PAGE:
Dr. Haas earned his B.S. in biomedical engineering from Duke University in 1991, graduating magna cum laude with distinction. His graduate and medical school training took place at the University of Michigan, where he earned his Ph.D. degree in neuroscience in 1998 and M.D. degree in 1999. At Emory University, he completed his internal medicine internship in 2000, neurology residency at in 2003, and clinical neurophysiology fellowship with an emphasis in epilepsy in 2004. He served as chief resident in neurology for the 2002-2003 medical year.
In 2004, Dr. Haas joined the Vanderbilt University Medical Center faculty as an assistant professor in the neurology department. His clinical focus is epilepsy and he is an attending physician for general neurology and the epilepsy monitoring unit. His research focuses on understanding the molecular mechanisms through which protein degradation pathways regulate physiological synaptic function, and how these pathways contribute to the pathogenesis of neurodevelopmental diseases and epilepsy.
In my laboratory, our research focuses on understanding how targeted protein degradation by the ubiquitin proteasome system (UPS) regulates synaptic function and neuronal excitability in health and in neurodevelopmental disease. A primary mechanism through which synaptic strength is modulated is through changes in the number and composition of ionotropic glutamate and GABAA receptors, which are the principle mediators of fast excitatory and inhibitory neurotransmission in the brain. While there is strong evidence for UPS-mediated degradation of synaptic proteins, its role in modulating neuronal excitability through regulation of glutamate and GABAA receptor function has not been thoroughly explored. We utilize the Drosophila neuromuscular junction synapse to elucidate the time course and mechanisms of UPS-mediated postsynaptic regulation of glutamatergic synaptic function. We utilize cultured rat hippocampal neurons to examine UPS regulation of mammalian AMPA-type glutamate and GABAA receptors.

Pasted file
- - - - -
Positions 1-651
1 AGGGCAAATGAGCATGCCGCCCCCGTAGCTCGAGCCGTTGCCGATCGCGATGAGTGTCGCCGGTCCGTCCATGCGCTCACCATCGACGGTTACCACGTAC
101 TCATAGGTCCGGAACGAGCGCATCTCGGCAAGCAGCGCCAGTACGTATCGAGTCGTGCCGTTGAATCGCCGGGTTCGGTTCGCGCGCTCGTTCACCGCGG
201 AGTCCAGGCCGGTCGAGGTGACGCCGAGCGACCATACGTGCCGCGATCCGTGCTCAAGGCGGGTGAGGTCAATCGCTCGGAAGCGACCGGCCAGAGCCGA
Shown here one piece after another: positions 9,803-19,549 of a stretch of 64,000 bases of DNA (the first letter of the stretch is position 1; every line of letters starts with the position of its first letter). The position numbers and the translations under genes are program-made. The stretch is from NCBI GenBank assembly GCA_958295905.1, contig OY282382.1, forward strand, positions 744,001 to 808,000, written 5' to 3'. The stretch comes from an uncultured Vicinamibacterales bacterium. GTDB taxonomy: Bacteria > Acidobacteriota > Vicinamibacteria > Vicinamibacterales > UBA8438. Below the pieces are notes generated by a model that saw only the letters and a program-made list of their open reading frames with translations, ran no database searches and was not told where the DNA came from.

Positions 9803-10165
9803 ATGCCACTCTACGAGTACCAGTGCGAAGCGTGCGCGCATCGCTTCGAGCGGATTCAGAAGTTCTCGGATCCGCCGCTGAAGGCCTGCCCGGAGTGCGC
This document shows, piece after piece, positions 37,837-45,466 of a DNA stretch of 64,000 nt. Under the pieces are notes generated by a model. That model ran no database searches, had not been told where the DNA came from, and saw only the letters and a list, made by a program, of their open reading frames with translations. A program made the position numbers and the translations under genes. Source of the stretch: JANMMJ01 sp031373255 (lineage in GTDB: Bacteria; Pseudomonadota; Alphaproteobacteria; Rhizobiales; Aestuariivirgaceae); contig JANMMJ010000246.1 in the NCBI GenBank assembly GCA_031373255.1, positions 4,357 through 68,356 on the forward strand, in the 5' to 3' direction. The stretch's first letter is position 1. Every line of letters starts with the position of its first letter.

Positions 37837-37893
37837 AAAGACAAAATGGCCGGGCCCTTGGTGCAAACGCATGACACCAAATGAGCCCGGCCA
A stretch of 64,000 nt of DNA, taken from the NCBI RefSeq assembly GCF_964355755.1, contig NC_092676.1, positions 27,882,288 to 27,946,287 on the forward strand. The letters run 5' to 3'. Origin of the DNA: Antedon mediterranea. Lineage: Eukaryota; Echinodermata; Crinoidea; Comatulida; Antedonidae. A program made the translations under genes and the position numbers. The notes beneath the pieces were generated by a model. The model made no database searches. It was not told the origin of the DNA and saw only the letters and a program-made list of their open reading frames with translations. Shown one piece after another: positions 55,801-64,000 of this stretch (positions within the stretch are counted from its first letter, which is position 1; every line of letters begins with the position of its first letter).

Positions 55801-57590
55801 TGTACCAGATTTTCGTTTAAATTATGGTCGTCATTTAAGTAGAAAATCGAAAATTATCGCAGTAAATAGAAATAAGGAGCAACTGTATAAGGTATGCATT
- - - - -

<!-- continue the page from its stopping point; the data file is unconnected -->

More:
We strive to translate the basic understanding of neuronal UPS mechanisms into treatments for Angelman syndrome, a devastating neurodevelopmental disease caused by UPS dysfunction. Angelman syndrome (AS) is characterized by severe developmental delay, near complete lack of expressive language development, ataxia of gait and limb movements, refractory epilepsy, and a characteristic happy demeanor. The most common cause of AS is a maternal deletion in the 15q11-13 chromosome region, but mutations in the UBE3A gene found within this region are sufficient to cause all of the phenotypic features of the disease. This gene codes for the Ube3A/E6-AP E3 ubiquitin ligase and is imprinted in the brain, with near complete paternal inactivation leading to maternal-dominated expression in neurons. Mice with knockout of the maternal UBE3A allele show behavioral and physiological similarities to the human AS, including motor incoordination, contextual learning deficits, impaired long-term potentiation, and a propensity for seizures. Epilepsy affects nearly all AS patients, and is frequently intractable, strongly impacting the quality of life for patients and their families. We are utilizing this AS mouse model to understand how Ube3A/E6-AP dysfunction leads to increased neuronal excitability and epilepsy. Also, we use this mouse model to test the effects of therapeutic interventions to restore normal synaptic function and correct neurobehavioral deficits in order to develop AS treatments. Moreover, we expect that these investigations will further the understanding of mechanisms of epileptogenesis and neurodevelopmental disease, providing critical insights into developing new therapies for epilepsy and autism spectrum disorders.
Haas, KF, Broadie, K (2008) Roles of ubiquitination at the synapse, BBA Gene Regulatory Mechanisms, 1779(8) 495-506.
Bianchi, MT, Botzolakis, Haas, KF, Fisher, JL, and Macdonald, RL (2007) Microscopic kinetic determinants of macroscopic currents: insights from coupling and uncoupling of GABAA receptor desensitization and deactivation. Journal of Physiology 584(3) 769-787.
Haas KF, Wooodruff III, Elvin, and Broadie, K (2007) Proteasome Function is Required to Maintain Muscle Cellular Architecture. Biology of the Cell 99(11) 615-626.
Haas, KF, Miller, SL, Friedman, DB, Broadie, K. The ubiquitin-proteasome system postsynaptically regulates glutamatergic synaptic function. Mol Cell Neurosci, 35(1), 64-75, 2007
Kevin F. Haas M.D., Ph.D.
Assistant Professor of Neurology
465 21st Ave South
Nashville, TN 37232